Jeffersonville HAM radio operator uses passion to help hurricane - WDRB 41 Louisville News

Jeffersonville HAM radio operator uses passion to help hurricane victims in Puerto Rico

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JEFFERSONVILLE, Ind. (WDRB) – A Jeffersonville man is using his passion and hobby to help those affected by Hurricane Maria.

John Shean is a licensed amateur radio operator, also known as HAM radios. On Wednesday, he spent most of the day in his office in the Jeffersonville Red Cross building listening to whatever he could hear on the radio and helping however he can.

“It’s a hobby to have a ready pool of trained operators, and also we’re expected to provide service in time of emergency,” Shean said.

His long range, short wave radio can be picked up from anywhere in the world, but due to the lack of electricity on the island, communication is currently only one way. Ninety-three percent of the island is still without power or cell phone service. Because of that, many of the HAM radios are currently only one-way due to low frequency, not allowing for back-and-forth conversation between operators.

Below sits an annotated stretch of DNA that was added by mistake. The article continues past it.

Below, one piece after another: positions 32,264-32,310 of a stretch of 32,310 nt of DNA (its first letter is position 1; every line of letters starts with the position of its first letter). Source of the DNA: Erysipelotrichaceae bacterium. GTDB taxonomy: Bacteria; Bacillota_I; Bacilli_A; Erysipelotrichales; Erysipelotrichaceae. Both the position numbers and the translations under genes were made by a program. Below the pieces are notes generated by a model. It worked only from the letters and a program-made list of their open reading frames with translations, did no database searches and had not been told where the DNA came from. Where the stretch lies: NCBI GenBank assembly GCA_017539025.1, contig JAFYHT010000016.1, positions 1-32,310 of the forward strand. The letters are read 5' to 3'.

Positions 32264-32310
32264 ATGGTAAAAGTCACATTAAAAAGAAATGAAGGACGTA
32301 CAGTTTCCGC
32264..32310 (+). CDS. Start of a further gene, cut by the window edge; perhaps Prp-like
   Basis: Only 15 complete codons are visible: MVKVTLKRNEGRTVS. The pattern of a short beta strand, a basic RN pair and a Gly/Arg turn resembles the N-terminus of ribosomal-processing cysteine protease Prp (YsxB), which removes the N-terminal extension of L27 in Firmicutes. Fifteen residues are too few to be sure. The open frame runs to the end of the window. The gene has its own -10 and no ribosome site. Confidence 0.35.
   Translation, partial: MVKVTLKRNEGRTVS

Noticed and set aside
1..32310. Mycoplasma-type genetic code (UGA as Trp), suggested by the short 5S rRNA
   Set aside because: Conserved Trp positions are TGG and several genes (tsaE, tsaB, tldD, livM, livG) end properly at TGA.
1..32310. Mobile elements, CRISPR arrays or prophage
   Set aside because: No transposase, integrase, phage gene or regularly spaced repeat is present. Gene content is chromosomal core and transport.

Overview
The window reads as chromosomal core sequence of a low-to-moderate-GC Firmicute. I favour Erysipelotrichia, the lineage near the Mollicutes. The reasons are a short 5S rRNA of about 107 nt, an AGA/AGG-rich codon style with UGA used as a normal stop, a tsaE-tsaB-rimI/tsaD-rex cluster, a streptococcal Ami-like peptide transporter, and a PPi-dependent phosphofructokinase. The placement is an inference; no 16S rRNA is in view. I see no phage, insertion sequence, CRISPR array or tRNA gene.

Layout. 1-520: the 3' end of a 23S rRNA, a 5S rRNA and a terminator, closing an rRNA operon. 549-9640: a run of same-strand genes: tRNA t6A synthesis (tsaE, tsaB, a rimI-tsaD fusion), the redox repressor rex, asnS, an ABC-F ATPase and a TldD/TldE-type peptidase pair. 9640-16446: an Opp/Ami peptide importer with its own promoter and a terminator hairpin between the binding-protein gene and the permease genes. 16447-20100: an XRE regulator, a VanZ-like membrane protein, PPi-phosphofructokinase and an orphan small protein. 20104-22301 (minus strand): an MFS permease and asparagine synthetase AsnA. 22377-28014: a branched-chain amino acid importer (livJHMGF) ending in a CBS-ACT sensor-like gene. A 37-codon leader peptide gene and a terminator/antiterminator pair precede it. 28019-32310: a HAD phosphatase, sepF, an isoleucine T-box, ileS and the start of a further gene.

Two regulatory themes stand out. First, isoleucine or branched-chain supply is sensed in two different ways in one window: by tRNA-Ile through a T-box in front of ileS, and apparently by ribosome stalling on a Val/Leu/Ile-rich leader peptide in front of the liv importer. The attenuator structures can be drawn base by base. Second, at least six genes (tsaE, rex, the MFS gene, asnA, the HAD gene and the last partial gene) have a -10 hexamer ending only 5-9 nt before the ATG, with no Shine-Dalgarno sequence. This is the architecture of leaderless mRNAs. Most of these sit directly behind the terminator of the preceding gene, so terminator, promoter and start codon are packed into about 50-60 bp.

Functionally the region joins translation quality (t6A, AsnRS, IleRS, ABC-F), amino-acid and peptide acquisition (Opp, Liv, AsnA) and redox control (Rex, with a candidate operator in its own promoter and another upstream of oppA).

Residents on the island give messages to the radio operators in Puerto Rico who then call family members in the states to let them know how they are doing.

“I don’t know who I am going to get on the end," Shean said. "Whoever picks up the phone, I just tell them that short message."

Working with family members in emergency situations is something Shean is used to. He was part of the Emergency Management Agency and relayed messages to families during the 2012 Henryville tornado and the blizzard of 1978.

HAM radio operators use their own money to pay for any calls or expenses related to updating family members.

At a speech in Indianapolis on Wednesday, President Donald Trump announced he is going to Puerto Rico for an on-the-ground briefing on Tuesday. Until then, Shean said he will be in his office listening and waiting to help Puerto Rico anyway he can.

“If you go out to the back of my truck, you will see a sticker that shows a picture of a tornado and electrical storm, and at the bottom it says, ‘When all else fails: Amateur radio.’  That’s what we’re doing today.”

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